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Proc Am Thorac Soc. 2006 Nov;3(8):718-25.

Airway epithelial stem cells and the pathophysiology of chronic obstructive pulmonary disease.

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Department of Cell and Molecular Physiology, University of North Carolina at Chapel Hill, Chapel Hill, NC 27599, USA.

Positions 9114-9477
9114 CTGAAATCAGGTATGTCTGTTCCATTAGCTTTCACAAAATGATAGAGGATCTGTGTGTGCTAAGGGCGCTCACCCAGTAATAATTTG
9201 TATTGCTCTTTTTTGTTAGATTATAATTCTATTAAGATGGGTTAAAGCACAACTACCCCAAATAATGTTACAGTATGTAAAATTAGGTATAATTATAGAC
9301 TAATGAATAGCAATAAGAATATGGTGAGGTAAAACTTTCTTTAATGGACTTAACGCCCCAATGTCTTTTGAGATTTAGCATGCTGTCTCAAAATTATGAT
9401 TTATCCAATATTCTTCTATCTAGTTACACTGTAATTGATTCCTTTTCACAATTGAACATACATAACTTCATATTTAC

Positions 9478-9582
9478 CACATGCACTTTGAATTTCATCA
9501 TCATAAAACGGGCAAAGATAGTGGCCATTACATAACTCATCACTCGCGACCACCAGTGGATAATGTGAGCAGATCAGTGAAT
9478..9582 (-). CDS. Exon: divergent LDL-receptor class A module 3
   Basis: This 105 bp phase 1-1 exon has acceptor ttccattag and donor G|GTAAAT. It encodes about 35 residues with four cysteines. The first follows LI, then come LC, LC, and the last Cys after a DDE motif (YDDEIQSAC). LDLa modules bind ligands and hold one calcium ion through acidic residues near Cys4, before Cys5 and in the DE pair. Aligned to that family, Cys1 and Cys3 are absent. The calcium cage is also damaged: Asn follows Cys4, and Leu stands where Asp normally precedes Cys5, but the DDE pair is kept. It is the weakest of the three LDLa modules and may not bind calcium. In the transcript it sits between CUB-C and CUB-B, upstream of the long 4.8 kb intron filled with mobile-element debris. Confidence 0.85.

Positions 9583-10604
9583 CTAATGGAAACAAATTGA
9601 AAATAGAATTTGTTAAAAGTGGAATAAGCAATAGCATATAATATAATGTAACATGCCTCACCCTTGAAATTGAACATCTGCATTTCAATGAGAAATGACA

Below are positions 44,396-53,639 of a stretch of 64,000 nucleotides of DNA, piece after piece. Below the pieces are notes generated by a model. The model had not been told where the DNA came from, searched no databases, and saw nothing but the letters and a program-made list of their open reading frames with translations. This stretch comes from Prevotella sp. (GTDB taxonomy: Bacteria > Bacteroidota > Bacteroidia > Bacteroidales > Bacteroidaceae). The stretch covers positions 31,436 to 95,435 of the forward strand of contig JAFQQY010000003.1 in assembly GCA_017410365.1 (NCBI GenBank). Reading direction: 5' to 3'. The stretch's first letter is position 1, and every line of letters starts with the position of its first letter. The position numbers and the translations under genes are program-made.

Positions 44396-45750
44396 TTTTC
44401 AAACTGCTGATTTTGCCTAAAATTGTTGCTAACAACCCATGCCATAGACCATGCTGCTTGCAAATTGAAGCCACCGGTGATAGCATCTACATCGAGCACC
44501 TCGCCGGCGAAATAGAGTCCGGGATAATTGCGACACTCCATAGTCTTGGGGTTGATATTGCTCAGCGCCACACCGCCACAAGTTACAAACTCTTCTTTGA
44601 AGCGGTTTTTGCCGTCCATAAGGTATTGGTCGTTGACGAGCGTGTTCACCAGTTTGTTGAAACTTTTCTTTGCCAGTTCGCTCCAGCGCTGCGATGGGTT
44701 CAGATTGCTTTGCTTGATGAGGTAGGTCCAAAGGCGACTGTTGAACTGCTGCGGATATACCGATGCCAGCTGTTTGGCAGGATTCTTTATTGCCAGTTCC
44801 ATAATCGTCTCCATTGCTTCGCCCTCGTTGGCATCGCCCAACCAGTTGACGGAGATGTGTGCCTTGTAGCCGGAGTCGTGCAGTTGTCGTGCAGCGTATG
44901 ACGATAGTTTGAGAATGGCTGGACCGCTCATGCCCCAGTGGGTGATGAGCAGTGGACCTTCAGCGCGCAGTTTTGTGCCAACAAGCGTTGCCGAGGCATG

Characteristic pathologic changes in chronic obstructive pulmonary disease (COPD) include an increased fractional volume of bronchiolar epithelial cells, fibrous thickening of the airway wall, and luminal inflammatory mucus exudates, which are positively correlated with airflow limitation and disease severity. The mechanisms driving general epithelial expansion, mucous secretory cell hyperplasia, and mucus accumulation must relate to the effects of initial toxic exposures on patterns of epithelial stem and progenitor cell proliferation and differentiation, eventually resulting in a self-perpetuating, and difficult to reverse, cycle of injury and repair. In this review, current concepts in stem cell biology and progenitor-progeny relationships related to COPD are discussed, focusing on the factors, pathways, and mechanisms leading to mucous secretory cell hyperplasia and mucus accumulation in the airways. A better understanding of alterations in airway epithelial phenotype in COPD will provide a logical basis for novel therapeutic approaches.

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